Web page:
Unfortunately I probably won’t be able to read anything you might offer until the latter part of the week-end. I am off to try to catch a winter steelhead on the Olympic Peninsula (standing butt cheek deep in a cold river with rain dripping off my hat and down my neck (loving every minute). I will be without internet service, which is a blessing of sorts.

    • avatar WM says:

      IDFG news release on “Why Manage Wildlife in Wilderness” (1/6/14).

      http://www.thewildlifenews.com/2014/01/07/conservationists-ask-court-to-halt-wolf-extermination-in-one-of-nations-premiere-wilderness-areas/#comment-303993

      Their view is that they managed wildlife BEFORE creation of the Wilderness, and that designation affects nothing in their ability to manage wildlife in the same way there today.

      • avatar IDhiker says:

        I would definitely agree that is the view of IDFG. And, I can see why they would take that stance.

        Unfortunately, the wolf issue is now so politicized in Idaho that sound management is not and probably won’t be on the agenda for some time.

        The USFS did not, however, have to assist IDFG with the use of their historic Cabin Creek Cabin. I noticed that the University of Idaho turned IDFG down regarding the use of their Taylor Ranch facility.

      • avatar JimT says:

        My recollection on this is that the issue of state primacy in managing Federal Wilderness has been litigated and found to be limited or nonexistent. In this case, they did this with the wrongly granted permission of a federal agency. But, in the meantime, wolves are dying, and this trapper “conveniently” is only contacted when he decides to call in. Want to bet there IDFG told me NOT to call in unless there was an emergency situation? Even if the TRO is granted, will it come in time to save the packs? Or will IDFG and USFS hold up their hands and say Sorry Guys, we tried to reach him. Oh well…Next time.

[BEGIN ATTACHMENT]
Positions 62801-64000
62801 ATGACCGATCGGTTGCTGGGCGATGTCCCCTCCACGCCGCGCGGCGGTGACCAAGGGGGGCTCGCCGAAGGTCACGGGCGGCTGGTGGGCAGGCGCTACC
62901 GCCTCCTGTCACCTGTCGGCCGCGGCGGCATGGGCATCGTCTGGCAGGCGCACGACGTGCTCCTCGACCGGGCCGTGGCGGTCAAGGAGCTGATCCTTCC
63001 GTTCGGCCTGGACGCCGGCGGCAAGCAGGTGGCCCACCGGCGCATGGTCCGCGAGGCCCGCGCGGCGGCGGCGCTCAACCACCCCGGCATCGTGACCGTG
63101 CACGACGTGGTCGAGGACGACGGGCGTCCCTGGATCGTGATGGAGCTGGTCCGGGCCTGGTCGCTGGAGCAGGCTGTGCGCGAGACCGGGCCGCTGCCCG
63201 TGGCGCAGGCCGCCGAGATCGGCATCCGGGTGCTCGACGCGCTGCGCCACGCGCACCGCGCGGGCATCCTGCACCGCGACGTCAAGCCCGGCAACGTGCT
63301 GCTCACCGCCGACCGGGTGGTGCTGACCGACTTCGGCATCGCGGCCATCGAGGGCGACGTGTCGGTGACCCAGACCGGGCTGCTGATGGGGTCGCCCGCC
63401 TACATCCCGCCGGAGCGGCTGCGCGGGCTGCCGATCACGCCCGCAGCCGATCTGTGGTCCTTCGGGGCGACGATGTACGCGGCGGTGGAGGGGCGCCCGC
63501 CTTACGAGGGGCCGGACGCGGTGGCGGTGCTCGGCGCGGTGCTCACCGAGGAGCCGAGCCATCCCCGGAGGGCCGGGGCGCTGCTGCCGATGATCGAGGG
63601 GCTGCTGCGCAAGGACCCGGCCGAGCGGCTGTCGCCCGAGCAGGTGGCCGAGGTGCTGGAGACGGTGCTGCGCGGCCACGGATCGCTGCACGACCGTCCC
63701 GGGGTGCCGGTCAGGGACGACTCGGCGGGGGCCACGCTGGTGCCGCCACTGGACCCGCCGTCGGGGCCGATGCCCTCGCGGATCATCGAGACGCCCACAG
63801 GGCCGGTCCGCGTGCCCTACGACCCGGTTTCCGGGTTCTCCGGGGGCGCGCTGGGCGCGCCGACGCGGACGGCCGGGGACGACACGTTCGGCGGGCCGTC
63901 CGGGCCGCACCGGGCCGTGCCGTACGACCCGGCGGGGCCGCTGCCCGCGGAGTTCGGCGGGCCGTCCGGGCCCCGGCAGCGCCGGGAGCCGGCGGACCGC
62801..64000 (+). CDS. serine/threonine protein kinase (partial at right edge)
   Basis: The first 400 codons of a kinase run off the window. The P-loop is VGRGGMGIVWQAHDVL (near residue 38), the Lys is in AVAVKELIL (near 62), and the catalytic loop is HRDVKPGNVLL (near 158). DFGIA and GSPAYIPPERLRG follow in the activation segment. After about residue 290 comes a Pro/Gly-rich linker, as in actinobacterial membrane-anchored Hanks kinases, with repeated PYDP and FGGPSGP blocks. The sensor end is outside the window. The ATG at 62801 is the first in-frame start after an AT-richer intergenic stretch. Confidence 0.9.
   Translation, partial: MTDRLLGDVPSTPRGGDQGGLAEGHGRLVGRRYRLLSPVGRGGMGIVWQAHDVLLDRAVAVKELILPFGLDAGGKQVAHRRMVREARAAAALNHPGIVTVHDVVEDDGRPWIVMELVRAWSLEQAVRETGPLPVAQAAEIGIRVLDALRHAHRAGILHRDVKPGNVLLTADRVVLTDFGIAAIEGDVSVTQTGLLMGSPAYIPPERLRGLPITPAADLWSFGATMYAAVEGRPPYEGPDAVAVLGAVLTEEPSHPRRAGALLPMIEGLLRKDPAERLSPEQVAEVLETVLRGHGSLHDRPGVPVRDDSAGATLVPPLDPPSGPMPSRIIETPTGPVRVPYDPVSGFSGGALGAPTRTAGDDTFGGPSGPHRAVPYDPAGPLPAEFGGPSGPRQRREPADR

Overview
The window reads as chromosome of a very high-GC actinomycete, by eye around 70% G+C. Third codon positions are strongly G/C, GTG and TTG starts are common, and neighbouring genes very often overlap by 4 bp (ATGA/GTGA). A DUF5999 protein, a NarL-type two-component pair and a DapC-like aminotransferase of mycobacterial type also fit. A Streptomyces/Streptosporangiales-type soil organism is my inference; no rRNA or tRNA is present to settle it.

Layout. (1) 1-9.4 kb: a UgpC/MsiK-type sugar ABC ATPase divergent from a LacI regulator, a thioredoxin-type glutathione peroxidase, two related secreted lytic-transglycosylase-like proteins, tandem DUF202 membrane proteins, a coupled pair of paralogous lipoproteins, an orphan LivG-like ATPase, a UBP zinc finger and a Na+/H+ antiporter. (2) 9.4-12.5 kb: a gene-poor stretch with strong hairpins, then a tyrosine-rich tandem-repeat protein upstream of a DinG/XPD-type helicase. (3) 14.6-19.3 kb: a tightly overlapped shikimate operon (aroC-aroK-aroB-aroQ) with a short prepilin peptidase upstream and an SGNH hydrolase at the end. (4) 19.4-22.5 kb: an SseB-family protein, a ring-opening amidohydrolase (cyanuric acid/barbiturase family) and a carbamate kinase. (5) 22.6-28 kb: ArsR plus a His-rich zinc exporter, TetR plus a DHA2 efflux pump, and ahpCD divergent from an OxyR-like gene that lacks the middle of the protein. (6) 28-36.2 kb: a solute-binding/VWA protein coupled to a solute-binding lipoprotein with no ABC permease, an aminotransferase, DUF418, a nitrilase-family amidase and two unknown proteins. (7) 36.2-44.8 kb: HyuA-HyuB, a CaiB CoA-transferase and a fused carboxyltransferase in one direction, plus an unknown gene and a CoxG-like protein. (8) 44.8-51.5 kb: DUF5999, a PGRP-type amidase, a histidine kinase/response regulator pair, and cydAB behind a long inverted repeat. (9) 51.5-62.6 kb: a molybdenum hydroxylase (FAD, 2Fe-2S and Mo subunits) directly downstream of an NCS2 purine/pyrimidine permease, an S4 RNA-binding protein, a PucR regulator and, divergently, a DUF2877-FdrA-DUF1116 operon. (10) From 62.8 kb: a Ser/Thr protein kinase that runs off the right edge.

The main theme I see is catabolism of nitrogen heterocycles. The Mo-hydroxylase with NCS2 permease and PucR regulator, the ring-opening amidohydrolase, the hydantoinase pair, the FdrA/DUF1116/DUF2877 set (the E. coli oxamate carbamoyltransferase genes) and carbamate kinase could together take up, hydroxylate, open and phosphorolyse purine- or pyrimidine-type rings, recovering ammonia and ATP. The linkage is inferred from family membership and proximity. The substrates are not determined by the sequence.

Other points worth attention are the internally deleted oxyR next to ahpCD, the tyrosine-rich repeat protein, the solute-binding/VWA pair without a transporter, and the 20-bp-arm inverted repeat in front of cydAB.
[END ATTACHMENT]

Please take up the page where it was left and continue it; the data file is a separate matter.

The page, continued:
I will raise another issue, and that is the lack of leadership in the environmental community on public land and species issues. No Brower, no Foreman, no national presence that has the spine to take on the politicians and to mobilize what we have been told is a majority of Americans in favor of these issues. Why is this? Is this the fault of the non profit Boards who choose their leaders? Do they lack vision? The stomach for the good fight? Too corporate in their approach? They are certainly complicit. They set the tone for an organization like Wilderness or EDF, or any other of the advocacy groups. Or are there simply none of these types of experienced advocates anymore?

        • avatar JimT says:

          Him, not me…:*)

        • avatar Helen McGinnis says:

          Wilderness Watch is trying. It is a small organization that deserves our support.

        • avatar Brian Ertz says:

          Environmental organizational leadership has atrophied in response to factionalization which renders it all too easy to adopt myopic missions that hold fast to limited visions on the ineffectual premise that somebody else will take care of that over there. This, and/or in desperate efforts to maintain orginizational viability they hire and defer to PR and fundraing consultants, who advise against controversy and toward large donors who pull the strings if not explicitly, then implicitly as organizations hire and add staffing responsibilities becoming more and more susceptible to self-imposed tensions and ever-increasing moral quandaries and limitations on strategy or tactic for fear that they will lose the support of one or two key supporters. Meanwhile, the resource of sympathetic public is raked up and away by Gang Green selling stuffed animals manufactured in China, who has mastered the marketing arena – selling individuals the notion that they helped but who remain wholly ineffectual for fear of uttering a controversial fact that crosses the hoard of consultants’ data about how people want jobs, not wildlife, or some such nonsense, and that they need to maintain a tempered approach employing strict fidelity to the consultants’ talking points and double up on the next stuffed wolf/tote bag order from China and glossed photos/update to photoshop to give the hipsters in New York/DC fodder to prepare the next email alert/donation request the next time they get word from an unemployed activist on the ground that another tradegy is underway. The key being to avoid losing wholly ineffectual access on the Hill.